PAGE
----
• In the 2014 biographical film Big Eyes, Margaret Keane and her ex-husband Walter are the main focus of the film. Margaret was portrayed by Amy Adams and Walter was played by Christoph Waltz.[26] The film was directed by Tim Burton.[20] Margaret Keane makes an appearance in the film, as an elderly lady sitting on a park bench, in the scene where Adams' and Waltz's characters are outside the Palace of Fine Arts. Margaret Keane turned down various offers for the film rights. After meetings with screenwriters Scott Alexander and Larry Karaszewski, she agreed to the film rights and approved the screenplays written by Alexander and Karaszewski. The film took 11 years from development to completion.[27]

References[edit]

  1. ^ "Margaret Keane Biography". Biography.com. Retrieved September 20, 2015. 
  2. ^ a b Dubin, Zan (July 2, 2000). "The Eyes of Margaret Keane". Los Angeles Times. p. 2. Retrieved April 19, 2017 – via ProQuest. (Subscription required (help)). 
  3. ^ "About Keane Eyes Gallery". Keane Eyes Gallery. n.d. Retrieved April 19, 2017. 
  4. ^ a b c Bishop, Katherine (February 27, 1992). "For Waifs of Art, The Last Laugh". New York Times. p. C1, at C10. Retrieved April 19, 2017 – via ProQuest. (Subscription required (help)). 
  5. ^ a b c "MARGARET KEANE 1972 In Hawaii - The Mike Douglas Show". YouTube. 
  6. ^ a b c "Margaret Keane, Painter Behind Tim Burton's 'Big Eyes' KQED Arts". YouTube. 
  7. ^ a b "Tim Burton 'Big Eyes' Movie Tells The Story Of Art Couple Margaret and Walter Keane...". Huffington Post. April 4, 2013. Retrieved 2013-06-09. 
  8. ^ a b Jesse Hamlin (December 14, 2014). "Artist Margaret Keane hasn't lost wide-eyed enthusiasm for work". SF Chronicle. 
  9. ^ Hornaday, Ann (December 26, 2014). "The Mysterious Margaret Keane". The Washiington Post. p. EZ 26. Retrieved April 19, 2017 – via ProQuest. (Subscription required (help)). 
  10. ^ a b Spindler, Amy M (May 23, 1999). "Style; An Eye for an Eye". The New York Times.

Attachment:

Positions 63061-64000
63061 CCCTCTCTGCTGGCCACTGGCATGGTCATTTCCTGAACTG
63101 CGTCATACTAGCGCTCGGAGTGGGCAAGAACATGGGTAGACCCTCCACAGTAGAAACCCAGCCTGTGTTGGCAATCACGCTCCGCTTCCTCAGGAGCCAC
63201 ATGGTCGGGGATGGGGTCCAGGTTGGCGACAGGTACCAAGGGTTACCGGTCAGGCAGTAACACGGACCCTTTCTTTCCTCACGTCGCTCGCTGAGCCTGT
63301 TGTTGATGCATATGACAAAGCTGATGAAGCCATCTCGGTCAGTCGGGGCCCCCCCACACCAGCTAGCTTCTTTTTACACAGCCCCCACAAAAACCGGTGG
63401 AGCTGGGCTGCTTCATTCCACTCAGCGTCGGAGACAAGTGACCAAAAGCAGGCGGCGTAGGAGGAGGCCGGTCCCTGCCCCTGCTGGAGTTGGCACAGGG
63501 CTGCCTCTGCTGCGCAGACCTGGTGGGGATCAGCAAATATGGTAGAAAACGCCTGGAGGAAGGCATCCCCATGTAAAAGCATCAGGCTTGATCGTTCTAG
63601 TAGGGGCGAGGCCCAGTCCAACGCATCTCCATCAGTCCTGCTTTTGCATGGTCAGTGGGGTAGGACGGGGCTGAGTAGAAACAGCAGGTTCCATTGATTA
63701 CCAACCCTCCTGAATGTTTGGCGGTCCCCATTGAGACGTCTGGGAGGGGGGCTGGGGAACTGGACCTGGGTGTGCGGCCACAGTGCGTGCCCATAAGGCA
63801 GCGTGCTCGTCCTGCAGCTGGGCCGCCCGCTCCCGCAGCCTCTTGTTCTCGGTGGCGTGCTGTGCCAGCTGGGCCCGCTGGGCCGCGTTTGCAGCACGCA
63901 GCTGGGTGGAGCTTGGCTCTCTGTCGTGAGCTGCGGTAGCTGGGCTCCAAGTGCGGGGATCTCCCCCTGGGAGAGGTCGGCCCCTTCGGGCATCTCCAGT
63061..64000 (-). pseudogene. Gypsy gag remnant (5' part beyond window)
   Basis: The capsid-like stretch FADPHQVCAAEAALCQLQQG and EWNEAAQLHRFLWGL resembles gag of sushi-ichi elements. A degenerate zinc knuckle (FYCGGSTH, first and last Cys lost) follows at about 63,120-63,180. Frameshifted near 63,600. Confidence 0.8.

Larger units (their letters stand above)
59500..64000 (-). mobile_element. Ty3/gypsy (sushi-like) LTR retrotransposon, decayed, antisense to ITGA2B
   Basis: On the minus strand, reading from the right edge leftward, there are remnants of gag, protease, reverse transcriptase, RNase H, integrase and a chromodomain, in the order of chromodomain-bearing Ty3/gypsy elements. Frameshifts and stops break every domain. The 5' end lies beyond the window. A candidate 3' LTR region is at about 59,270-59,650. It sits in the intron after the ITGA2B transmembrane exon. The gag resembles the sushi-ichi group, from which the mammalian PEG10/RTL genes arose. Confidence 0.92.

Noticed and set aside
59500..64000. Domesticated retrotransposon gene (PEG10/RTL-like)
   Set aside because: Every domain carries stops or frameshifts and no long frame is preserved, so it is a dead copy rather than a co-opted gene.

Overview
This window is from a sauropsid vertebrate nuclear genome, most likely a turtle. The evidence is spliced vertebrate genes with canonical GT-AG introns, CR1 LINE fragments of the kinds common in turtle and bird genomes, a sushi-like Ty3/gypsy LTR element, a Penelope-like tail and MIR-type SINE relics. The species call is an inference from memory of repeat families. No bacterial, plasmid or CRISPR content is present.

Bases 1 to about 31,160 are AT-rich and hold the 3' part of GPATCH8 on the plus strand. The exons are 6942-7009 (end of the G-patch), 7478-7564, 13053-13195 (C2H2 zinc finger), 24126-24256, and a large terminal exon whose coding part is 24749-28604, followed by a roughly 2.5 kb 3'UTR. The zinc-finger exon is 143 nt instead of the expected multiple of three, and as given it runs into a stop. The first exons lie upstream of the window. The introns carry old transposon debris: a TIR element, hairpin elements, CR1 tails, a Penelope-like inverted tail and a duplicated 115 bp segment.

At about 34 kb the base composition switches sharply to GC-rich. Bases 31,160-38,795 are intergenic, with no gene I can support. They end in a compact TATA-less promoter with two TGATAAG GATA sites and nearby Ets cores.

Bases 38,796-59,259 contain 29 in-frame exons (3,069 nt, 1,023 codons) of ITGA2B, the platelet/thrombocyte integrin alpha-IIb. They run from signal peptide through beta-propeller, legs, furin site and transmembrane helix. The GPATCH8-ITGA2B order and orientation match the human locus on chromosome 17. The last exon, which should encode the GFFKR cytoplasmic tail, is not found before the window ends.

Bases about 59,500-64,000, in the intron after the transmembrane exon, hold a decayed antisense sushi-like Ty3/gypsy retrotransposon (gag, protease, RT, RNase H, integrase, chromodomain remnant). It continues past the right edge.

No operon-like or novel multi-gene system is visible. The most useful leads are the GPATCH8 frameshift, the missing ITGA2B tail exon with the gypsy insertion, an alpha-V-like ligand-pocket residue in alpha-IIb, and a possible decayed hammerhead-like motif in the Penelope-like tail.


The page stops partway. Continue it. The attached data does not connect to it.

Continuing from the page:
11. ^ Canaday, John (February 21, 1964). "Art: World's Fair Pavilion Selects Theme Painting: Walter Keane Work in Education Hall Tomorrow Forever' Aims to Please". New York Times. p. 59. 
  12. ^ Ryzik, Melen (December 18, 2014). "The Artist Margaret Keane, Vindicated in Tim Burton's Film". The New York Times. 
  13. ^ a b "The lady behind those Keane-eyed kids". Life Magazine. November 20, 1970. Vol. 69, No. 21 - p. 56. Retrieved December 9, 2010. 
  14. ^ Kunen, James S. (23 June 1986). "Margaret Keane's Artful Case Proves That She—and Not Her Ex-Husband—made Waifs". People. 
  15. ^ "Keane left isles for California in 91". Honolulu Star Bulletin. August 6, 1997. 
  16. ^ "My Life as a Famous Artist", Awake!, July 8, 1975
  17. ^ "Joan Crawford Awards, Art, and Other Personal Items". The Best of Everything: A Joan Crawford Encyclopedia. Retrieved 2015-03-17. 
  18. ^ Bas, Borja (July 19, 2013). "El infierno de la artista que iluminó a Tim Burton" [The Artist Who Brightened Tim Burton Lived Through Hell]. El País. Retrieved 2015-03-17. 
  19. ^ a b “The big-eyed children: the extraordinary story of an epic art fraud”, “The Guardian," October 26, 2014, Retrieved 2014-10-28.
  20. ^ Margaret Keane; Walter Stanley Keane; Richard Nolan (1962). Margaret and Walter Keane. Tomorrow's masters series. Prescolite. p. 12. 
  21. ^ "Big Eyes and All: The Unofficial Biography of Margaret Keane", page 27
  22. ^ "MARGARET KEANE - 1972 - ShirleyTemple & Mike Douglas - BIG EYES". YouTube. 
  23. ^ "The Critical eye". 5x5media.com. 
  24. ^ Stratton, Jeff (February 2, 2000). "Matthew Sweet". 
  25. ^ "Harvey Weinstein Praises 'Big Eyes' Screenwriters-Producers at Film's Premiere". Variety. 
  26. ^ "Amy Adams and Margaret Keane tell Big Eyes Movie Story". YouTube. 

External links[edit]